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Electric Potential and Kinetic Energy

  1. Jul 25, 2015 #1
    1. The problem statement, all variables and given/known data
    A charged particle (q = -8.0 mC), which moves in a region where the only force acting on the particle is an electric force, is released from rest at point A. At point B the kinetic energy of the particle is equal to 4.8 J. What is the electric potential difference VB-VA?


    2. Relevant equations
    EPE = Delta V (volts) = Delta U (potential energy) / q0

    3. The attempt at a solution
    Using this equation, I came up with the solution of -.6 kV, however, the answer is positive. Why is this?
     
  2. jcsd
  3. Jul 25, 2015 #2
    Which point do you think is at a higher potential ?
     
  4. Jul 25, 2015 #3
    Ahhh. Point VB has higher potential energy, therefore, in the equation VB - VA, it is positive. Thank you for your response.

    I also have another question.

    A particle (charge = +2.0 mC) moving in a region where only electric forces act on it has a kinetic energy of 5.0 J at point A. The particle subsequently passes through point B which has an electric potential of +1.5 kV relative to point A. Determine the kinetic energy of the particle as it moves through point B.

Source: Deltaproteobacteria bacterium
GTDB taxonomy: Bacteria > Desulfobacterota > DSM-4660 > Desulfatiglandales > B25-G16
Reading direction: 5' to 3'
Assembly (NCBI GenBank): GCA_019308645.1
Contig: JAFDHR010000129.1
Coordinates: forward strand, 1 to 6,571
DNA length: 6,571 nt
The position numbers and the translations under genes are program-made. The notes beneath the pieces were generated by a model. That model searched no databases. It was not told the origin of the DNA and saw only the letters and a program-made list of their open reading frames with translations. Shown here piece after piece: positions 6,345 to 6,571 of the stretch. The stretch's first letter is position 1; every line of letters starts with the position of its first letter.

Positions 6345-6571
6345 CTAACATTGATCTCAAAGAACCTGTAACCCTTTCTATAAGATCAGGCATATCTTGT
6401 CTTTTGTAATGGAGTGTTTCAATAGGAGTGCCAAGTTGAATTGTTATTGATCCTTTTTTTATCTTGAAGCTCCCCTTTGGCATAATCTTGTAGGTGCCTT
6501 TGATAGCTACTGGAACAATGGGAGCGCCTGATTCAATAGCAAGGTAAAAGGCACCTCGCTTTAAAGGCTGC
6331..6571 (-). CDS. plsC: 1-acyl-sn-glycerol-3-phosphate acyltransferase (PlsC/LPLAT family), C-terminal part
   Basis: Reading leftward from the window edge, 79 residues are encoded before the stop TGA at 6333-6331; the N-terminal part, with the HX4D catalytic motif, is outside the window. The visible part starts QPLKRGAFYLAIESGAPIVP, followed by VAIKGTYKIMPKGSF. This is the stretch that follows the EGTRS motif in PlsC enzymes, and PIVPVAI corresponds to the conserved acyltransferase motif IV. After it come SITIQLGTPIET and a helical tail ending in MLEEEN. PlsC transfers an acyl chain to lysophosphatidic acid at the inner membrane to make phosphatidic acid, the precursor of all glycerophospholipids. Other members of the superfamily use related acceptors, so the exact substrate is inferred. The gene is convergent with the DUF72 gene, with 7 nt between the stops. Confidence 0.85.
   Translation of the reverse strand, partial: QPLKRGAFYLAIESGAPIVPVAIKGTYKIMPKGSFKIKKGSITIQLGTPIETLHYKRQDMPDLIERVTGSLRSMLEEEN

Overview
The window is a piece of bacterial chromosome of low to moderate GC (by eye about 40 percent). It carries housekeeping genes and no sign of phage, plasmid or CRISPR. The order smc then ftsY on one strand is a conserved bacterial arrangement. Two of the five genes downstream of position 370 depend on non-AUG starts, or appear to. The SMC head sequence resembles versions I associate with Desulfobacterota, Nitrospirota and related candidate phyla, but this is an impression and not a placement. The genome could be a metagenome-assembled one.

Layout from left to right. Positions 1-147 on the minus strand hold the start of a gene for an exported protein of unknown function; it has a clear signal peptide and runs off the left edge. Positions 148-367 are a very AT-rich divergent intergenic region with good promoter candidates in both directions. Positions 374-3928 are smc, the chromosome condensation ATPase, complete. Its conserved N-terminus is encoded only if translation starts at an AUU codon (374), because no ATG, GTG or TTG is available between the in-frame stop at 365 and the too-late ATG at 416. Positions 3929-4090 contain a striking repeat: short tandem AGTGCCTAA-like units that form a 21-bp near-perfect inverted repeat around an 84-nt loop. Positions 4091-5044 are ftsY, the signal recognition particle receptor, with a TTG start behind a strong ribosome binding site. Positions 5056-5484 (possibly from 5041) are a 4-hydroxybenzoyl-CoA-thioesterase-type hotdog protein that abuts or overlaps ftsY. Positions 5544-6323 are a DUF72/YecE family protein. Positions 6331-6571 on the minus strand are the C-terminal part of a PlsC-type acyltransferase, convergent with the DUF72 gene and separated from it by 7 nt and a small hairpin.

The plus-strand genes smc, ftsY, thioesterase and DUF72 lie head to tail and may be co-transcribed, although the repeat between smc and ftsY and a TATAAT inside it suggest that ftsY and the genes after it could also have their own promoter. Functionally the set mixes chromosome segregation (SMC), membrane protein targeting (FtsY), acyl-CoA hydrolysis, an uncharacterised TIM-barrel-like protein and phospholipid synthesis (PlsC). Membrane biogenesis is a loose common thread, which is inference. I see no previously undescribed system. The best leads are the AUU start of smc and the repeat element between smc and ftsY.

I'll be honest with you, I do not know where to start with this problem. I know my equations however, I cannot picture the concept of potential energy caused by an electric field in relative to points A and B. If someone could clarify I would greatly appreciate it. Thank you.
     
  5. Jul 25, 2015 #4
    Simply , q*ΔV = ΔKE .
     
  6. Jul 25, 2015 #5
    Thanks again Qwerty. I must have missed out on that equation when I was copying my notes.
     
  7. Jul 25, 2015 #6
    1. The problem statement, all variables and given/known data
    Identical point charges (+50 μC) are placed at the corners of a square with sides of 2.0-m length. How much external energy is required to bring a fifth identical charge from infinity to the geometric center of the square?

    2. Relevant equations
    Electric Potential for Multiple Charges

    ΔU = K∑(Qi / Ri)
    Therefore,
    K(50x10^-6 C) / 2cos(45°) yields 3.17 x 10^5 V.

    3. The attempt at a solution
    Each point charge by itself has an electric potential of 3.17 x 10^5 V (V is the correct unit, right?).

    However, I'm sure I'm doing this wrong because my answer choices are in a completely different magnitude (10^1).

    Thanks for the help.
     
  8. Jul 25, 2015 #7
    ΔU = K∑(Qi*Q/Ri) .

    Also , I think you haven't inputted Ri correctly either .
     
  9. Jul 25, 2015 #8
    What should the equation be then for all 4 charges?

    K(Q1 + Q2 + Q3 + Q4) / 2cos(45)?

    Also, what would Ri be then?
     
  10. Jul 25, 2015 #9
    Ri equals distance between any charge and the new charge ( Use diagram ) .

    KQ(Q1 + Q2 + .. ) .
     
  11. Jul 25, 2015 #10

    haruspex

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    Are you sure? sqrt(2) looks right to me.
    TAMUwbEE, I'm not sure whether you have understood Qwertywerty's other point. You calculated 3.17 x 10^5 V (as the potential due to one existing charge). You are asked for an energy, not a potential. That explains the orders of magnitude discrepancy.
     
  12. Jul 25, 2015 #11
    Then that's my mistake .
     
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